A reply to the Big Four


My work, and the latest paper in particular, has recently attracted some criticism from a small group of geneticists who chose to disobey one of the most basic and universally accepted principles of scientific research:  to provide references to the work you are criticizing. Despite this deficiency, I was invited by friends and colleagues to write a reply to their veiled attack on my work. Instead of playing their game of dismissing ideas using slogans and vulgar language (e.g.“pseudoscience”, “racist”, “cottage-industry”) in order to appear “woke”, I decided to empirically test their claims using the most updated publicly available datasets and simple statistical techniques. After reading their post and this, the reader can decide who the real pseudoscientists are.

This sentence in particular caught my attention because I had given it careful consideration before their piece came out: 

 “The genetic variants that are most strongly associated with IQ in Europeans are no more population-specific than any other trait.To put it bluntly, the same genetic variants associated with purportedly higher IQ in Europeans are also present in Africans, and have not emerged, or been obviously selected for, in recent evolutionary history outside Africa.”

This contention vaguely implies that population differences can only be driven by mutations that are present in some populations but not in others. This black and white account is intentionally misleading because it contradicts the scientific consensus that differences in complex traits between populations are due to different frequencies of common alleles  (Berg and Coop, 2014). Only non-complex traits, those that are governed by a few genes of large effect, obey this rule: for example, skin pigmentation or lactose tolerance, for which Europeans have evolved specific mutations. However, the hereditarian hypothesis of racial differences does not rely on the assumption that skin pigmentation and lactose tolerance are genetically linked to IQ. These may or may not be inter-related, and a potential relationship would be mediated by population structure (i.e. ancestry). It’s curious how the authors continuously highlight population structure as a problem in GWAS studies but they forget about its role as a possible explanation for the link between IQ and skin pigmentation.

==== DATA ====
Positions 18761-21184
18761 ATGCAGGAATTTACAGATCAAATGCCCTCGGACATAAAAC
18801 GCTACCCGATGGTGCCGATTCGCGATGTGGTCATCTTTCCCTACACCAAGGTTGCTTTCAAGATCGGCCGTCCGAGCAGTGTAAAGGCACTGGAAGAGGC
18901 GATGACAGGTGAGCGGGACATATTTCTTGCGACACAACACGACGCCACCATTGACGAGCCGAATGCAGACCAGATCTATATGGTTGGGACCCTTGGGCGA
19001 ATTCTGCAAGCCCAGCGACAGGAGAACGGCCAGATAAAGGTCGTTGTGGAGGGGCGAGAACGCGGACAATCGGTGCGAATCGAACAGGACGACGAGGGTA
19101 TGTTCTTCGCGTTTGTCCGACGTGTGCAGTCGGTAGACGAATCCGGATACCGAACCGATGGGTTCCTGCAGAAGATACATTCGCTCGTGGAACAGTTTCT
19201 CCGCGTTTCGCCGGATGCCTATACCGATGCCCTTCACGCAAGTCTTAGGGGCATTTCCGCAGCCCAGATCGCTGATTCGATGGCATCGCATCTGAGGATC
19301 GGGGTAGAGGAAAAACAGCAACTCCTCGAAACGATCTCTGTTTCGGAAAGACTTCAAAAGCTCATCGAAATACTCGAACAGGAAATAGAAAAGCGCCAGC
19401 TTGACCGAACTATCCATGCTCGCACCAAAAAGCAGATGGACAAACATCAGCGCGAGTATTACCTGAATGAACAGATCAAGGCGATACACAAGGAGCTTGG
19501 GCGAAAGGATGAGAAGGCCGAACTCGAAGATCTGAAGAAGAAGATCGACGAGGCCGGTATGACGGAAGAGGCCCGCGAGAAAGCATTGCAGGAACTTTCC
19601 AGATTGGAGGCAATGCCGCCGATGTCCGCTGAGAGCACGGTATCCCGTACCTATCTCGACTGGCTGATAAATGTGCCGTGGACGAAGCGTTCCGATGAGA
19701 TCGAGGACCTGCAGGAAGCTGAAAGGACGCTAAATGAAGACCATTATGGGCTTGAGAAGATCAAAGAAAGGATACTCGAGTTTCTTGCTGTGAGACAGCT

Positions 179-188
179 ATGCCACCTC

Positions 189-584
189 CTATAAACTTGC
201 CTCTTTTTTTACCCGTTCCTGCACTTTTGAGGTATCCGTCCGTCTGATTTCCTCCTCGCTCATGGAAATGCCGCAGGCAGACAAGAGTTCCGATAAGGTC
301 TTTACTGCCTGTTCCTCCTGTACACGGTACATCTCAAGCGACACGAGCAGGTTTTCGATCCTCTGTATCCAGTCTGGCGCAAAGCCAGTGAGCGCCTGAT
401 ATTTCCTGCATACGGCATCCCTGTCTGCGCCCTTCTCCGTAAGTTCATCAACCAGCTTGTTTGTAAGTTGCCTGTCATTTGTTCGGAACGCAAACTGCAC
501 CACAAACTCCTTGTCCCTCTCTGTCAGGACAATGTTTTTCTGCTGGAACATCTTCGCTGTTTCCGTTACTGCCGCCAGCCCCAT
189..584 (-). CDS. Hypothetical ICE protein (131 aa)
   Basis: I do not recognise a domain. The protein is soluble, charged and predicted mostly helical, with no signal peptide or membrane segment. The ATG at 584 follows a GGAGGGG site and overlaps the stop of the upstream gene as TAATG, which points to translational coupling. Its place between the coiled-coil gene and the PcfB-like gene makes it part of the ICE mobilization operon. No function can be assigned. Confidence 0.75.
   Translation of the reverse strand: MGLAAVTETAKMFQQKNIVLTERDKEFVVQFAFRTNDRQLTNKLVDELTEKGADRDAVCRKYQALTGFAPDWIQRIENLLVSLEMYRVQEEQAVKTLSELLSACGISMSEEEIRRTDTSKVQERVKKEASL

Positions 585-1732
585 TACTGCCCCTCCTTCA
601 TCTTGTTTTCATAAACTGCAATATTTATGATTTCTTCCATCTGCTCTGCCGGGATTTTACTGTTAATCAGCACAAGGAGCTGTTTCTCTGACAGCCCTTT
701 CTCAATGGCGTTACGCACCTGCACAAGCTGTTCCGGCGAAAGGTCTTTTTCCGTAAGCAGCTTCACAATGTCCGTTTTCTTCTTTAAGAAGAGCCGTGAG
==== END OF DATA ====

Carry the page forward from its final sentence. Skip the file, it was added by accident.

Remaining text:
GWA studies pick genetic variants related to intelligence and education, not to skin pigmentation, and my studies show a relationship between these variants and geographic origin, not with their skin pigmentation. Skin pigmentation and IQ can co-vary across populations without being located close to one another (“linked”) on the chromosomes, simply as a result of external factors such as drift or common selective pressures (i.e. climate).